Carl Rupp and his neighbors follow the old rancher's creed: "Keep your money in your pocket."
Rupp has farmed his whole life. He lives in Goshen County, a rural spot along the Nebraska line where cattle outnumber humans 16 to 1 and you can still see the ruts cut by wagons that hauled pioneers along the Oregon Trail. "We're very conservative," said Rupp, 62. "We don't go out too far on a limb."
That prudent financial bent, matched with the high prices paid for crops and energy in the past few years, has largely protected Goshen County and a core group of several hundred other counties in 10 states from the recession's chokehold. The Associated Press Economic Stress Index shows they make up a "safe zone" that covers a long swath of middle America, from the Great Plains south to Texas.
The contiguous counties in the safe zone start in Montana and North Dakota, and cascade into Wyoming, South Dakota, Nebraska, Iowa, Kansas and Oklahoma, and end in northern Texas and eastern New Mexico. Those in the safe zone had an AP Economic Stress score under 5 in June, making them the economically healthiest in the United States.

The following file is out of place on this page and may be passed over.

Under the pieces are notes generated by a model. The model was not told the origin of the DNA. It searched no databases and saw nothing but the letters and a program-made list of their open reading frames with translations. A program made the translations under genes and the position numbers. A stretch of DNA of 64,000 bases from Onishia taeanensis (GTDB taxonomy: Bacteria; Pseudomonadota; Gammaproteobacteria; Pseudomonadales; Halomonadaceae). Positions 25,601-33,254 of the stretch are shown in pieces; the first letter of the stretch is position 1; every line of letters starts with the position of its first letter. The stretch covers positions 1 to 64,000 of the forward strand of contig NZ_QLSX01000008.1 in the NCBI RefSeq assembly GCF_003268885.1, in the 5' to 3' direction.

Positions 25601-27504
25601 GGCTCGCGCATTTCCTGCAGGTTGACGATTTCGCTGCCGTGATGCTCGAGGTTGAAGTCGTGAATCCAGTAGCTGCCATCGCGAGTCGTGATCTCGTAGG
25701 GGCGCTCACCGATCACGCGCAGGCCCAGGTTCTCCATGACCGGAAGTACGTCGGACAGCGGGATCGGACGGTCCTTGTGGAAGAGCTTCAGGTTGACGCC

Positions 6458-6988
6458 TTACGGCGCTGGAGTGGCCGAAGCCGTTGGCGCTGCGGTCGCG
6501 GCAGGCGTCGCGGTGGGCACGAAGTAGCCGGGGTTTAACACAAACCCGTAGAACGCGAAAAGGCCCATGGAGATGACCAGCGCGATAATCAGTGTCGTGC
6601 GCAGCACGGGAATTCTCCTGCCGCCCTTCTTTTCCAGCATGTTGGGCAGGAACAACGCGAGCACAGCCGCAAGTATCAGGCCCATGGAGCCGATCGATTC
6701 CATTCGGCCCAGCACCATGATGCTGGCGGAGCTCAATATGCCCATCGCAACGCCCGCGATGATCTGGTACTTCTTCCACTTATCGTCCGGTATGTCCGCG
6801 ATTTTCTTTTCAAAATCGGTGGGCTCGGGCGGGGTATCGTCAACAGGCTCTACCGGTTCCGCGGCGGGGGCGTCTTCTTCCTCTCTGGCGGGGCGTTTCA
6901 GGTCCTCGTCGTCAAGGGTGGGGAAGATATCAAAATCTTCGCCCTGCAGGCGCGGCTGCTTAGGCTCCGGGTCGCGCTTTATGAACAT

Polistra was named after the original townsite of Manhattan (the one in Kansas). When I was growing up in Manhattan, I spent a lot of time exploring by foot, bike, and car. I discovered the ruins of an old mill along Wildcat Creek, and decided (inaccurately) that it was the remains of the original site of Polistra. Accurate or not, I've always liked the name, with its echoes of Poland (an under-appreciated friend of freedom) and stars. ==== The title icon is explained here. ==== Switchover: This 2007 entry marks a sharp change in worldview from neocon to pure populist. ===== The long illustrated story of Polistra's Dream is a time-travel fable, attempting to answer the dangerous revision of New Deal history propagated by Amity Shlaes. The Dream has 8 episodes, linked in a chain from the first. This entry explains the Shlaes connection.